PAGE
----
his work, Wojnarowicz’s canny use of collage aesthetics consistently
foregrounded the forces of this hostile context, suggesting that this
open-ended approach was not a potential liability, but an indispensable source
"Fever: The Art of David Wojnarowicz," 1999. Exhibition view. Photo: Fred Scruton
In 1999, the New Museum’s presentation of “Fever” highlighted the specificity and force of Wojnarowicz’s collage aesthetic, as well as the high stakes of its use. It also brought together—intact—many of the works that had been appropriated and recontextualized in the 1990 AFA mailing, such as Arthur Rimbaud in New York (Masturbating) (1978–79), Water (1987), and Sex Series (For Marion Scemama) (1988–89). No doubt Cameron succeeded in cementing the artist’s reputation and legacy through this retrospective, as seen, for example, in the 2006 publication of David Wojnarowicz: A Definitive History of Five or Six Years on the Lower East Side by Semiotext(e), and in the work of the artists participating in the 2008 exhibition at P.P.O.W., “History Keeps Me Awake at Night: A Genealogy of David Wojnarowicz.” When Wojnarowicz’s work was once again subject to violent fragmentation in 2010, the New Museum was quick to respond, once again countering the forces of censorship with the thoughtful and sustained exhibition of the work itself, in all of its open-ended multiplicity. If worrying echoes of the previous decades were glimpsed in the 2010 controversy, so too, perhaps, was the strength and sophistication developed through the reconsideration of Wojnarowicz’s works launched during the intervening years.
Jenevive Nykolak is an art historian who lives in Rochester and Brooklyn. She is a PhD candidate in Visual and Cultural Studies at the University of Rochester.
 William Donohue, “Smithsonian Hosts Anti-Christian Exhibit,” Catholic League press release (November 30, 2010), http://www.catholicleague.org/smithsonian-hosts-anti-christian-exhibit-2/ (accessed September 14, 2012).
 “David Wojnarowicz’s A Fire in my Belly on View at the New Museum Through January 23, 2011,” New Museum press release (December 6, 2010), http://archive.newmuseum.org/index.php/Detail/Object/Show/object_id/7460 (accessed September 14, 2012).
 The initial reporting on the removal of the video was rife with inaccuracies due, in part, to confusion about versions of the unfinished film. My account draws from the clarifications offered by “Hide/Seek” curator Jonathan D. Katz and Director of Fales Library and Special Collections at New York University Marvin Taylor, collected here: http://www.hideseek.org/versions/ (accessed September 14, 2012). See also: Pia Catton, “Recovering a Legacy Lost in the 'Fire,'” in the Wall Street Journal (January 31, 2011).
 Brian Wallis, Marianne Weems, and Philip Yenawine, eds., Art Matters: How the Culture Wars Changed America (New York: New York University Press, 1999).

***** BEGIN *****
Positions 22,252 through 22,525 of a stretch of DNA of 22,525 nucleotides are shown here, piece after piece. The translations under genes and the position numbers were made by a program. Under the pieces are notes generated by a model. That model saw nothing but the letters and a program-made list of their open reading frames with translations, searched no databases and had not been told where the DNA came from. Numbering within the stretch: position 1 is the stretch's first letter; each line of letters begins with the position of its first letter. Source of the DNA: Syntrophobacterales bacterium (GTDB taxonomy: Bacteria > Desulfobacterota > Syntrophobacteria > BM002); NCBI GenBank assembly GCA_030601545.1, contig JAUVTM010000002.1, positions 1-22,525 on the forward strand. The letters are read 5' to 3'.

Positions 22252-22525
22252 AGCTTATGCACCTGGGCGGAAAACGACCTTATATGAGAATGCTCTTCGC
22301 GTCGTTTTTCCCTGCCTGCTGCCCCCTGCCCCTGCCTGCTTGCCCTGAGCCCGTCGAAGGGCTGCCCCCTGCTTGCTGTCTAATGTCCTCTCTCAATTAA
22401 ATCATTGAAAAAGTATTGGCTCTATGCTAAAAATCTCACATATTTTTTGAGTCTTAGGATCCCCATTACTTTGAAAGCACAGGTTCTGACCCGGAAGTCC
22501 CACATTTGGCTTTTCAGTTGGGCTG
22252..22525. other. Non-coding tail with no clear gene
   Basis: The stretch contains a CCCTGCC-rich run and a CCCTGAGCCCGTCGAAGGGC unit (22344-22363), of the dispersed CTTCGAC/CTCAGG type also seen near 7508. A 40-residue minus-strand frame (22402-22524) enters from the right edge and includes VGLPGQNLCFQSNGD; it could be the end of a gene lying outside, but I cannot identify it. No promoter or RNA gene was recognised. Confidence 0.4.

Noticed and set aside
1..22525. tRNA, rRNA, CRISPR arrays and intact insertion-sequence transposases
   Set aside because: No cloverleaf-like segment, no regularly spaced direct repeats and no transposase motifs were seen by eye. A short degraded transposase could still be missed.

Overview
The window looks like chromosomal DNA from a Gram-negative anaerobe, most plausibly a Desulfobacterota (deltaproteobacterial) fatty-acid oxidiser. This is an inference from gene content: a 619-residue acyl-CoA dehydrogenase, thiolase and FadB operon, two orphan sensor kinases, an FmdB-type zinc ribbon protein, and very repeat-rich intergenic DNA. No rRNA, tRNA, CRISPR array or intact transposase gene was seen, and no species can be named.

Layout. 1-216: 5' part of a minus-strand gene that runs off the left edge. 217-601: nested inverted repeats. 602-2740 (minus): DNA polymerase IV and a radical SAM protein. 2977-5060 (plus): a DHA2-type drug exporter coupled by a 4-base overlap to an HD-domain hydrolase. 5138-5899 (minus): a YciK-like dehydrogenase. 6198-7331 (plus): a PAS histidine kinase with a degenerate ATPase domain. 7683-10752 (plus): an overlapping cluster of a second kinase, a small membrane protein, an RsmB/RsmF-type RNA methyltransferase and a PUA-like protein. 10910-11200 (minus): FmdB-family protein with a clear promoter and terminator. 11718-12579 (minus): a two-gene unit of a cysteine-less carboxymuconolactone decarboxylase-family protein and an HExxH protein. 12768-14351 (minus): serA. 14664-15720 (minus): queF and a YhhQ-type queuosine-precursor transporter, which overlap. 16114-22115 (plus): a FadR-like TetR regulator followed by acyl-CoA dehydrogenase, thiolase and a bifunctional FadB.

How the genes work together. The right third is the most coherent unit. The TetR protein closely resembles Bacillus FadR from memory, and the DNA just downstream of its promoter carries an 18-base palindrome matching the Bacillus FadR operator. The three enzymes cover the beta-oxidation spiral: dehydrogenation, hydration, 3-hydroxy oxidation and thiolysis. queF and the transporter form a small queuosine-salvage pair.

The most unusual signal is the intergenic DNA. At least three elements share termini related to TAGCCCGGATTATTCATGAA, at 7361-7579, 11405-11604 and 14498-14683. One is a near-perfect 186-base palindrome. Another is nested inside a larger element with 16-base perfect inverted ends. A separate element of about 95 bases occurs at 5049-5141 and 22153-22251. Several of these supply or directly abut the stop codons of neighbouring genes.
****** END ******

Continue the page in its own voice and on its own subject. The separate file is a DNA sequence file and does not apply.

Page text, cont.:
Jerry Gray, “House Approves Measure to Kill Arts Endowment,” in the New York Times, July 16, 1997.
 “The Uncut Interview with Dan Cameron,” in City Arts, n.p., “Fever: The Art of David Wojnarowicz” curatorial files, New Museum Archive.
 Holland Cotter, “The Tinderbox Career of a Legendary Truth Teller,” in the New York Times, January 22, 1999, 36.
 “David Wojnarowicz,” in Time Out New York, January 21, 1999, New Museum Archive.
 DF, “Fever: The Art of David Wojnarowicz,” in Artforum 37, no. 5 (January 1999), 37.
 The New Museum Annual Report, 1990, New Museum Archive.
 Richard Meyer, Outlaw Representation: Censorship and Homosexuality in Twentieth-Century American Art (Boston: Beacon Press, 2002), 244–264.
 For a description of the elements of this installation, see: Cynthia Carr, Fire in the Belly: The Life and Times of David Wojnarowicz (New York: Bloomsbury, 2012), 485.
 David Wojnarowicz, “Do Not Doubt the Dangerousness of the 12-Inch-Tall Politician,” collected in Wojnarowicz, Close to the Knives: A Memoir of Disintegration, 1991, 150. The essay is “derived from talks delivered at Illinois State University at Normal, Illinois, and the University of the Arts in Philadelphia, Pennsylvania, in 1990.”
 Meyer, 2002, 227.
 For a detailed account of this episode, see: Meyer, 2002, 255–59, and Brian Wallis, “Wojnarowicz Show Riles Right-Wingers,” in Art in America 78 (June 1990), 45.
 Dan Cameron, “Passion in the Wilderness,” ed. Amy Scholder, in Fever: The Art of David Wojnarowicz (New York: Rizzoli/ New Museum Books, 1999), 4.
 Mysoon Rizk, “Reinventing the Pre-invented World,” in Fever, 49.
 Rizk, 50.
 John Carlin, “Angel With a Gun: David Wojnarowicz, 1954-1992,” in Fever, 94.
 Marcia Tucker, “Foreword,” in Fever.
 Cotter, 1999, 36.
 For further discussion of the relationship of this series to Wojnarowicz’s approach to collage, see: Mysoon Rizk, “Constructing Histories: David Wojnarowicz’s Arthur Rimbaud in New York,” ed. Deborah Bright, in The Passionate Camera (New York: Routledge, 1998), and Fiona Anderson, “Notions of the Collaborative in the Work of David Wojnarowicz,” Papers of Surrealism 8 (Spring 2010).
 Yukio Mishima, Confessions of a Mask, trans. Meredith Weatherby (New York: New Directions, 1958), 38–41.
 Carr, 2012, 219.
 Ibid., 257–9.
 Ed. Giancarlo Ambrosino, David Wojnarowicz: A Definitive History of Five or Six Years on the Lower East Side (New York: Semiotext(e), 2006).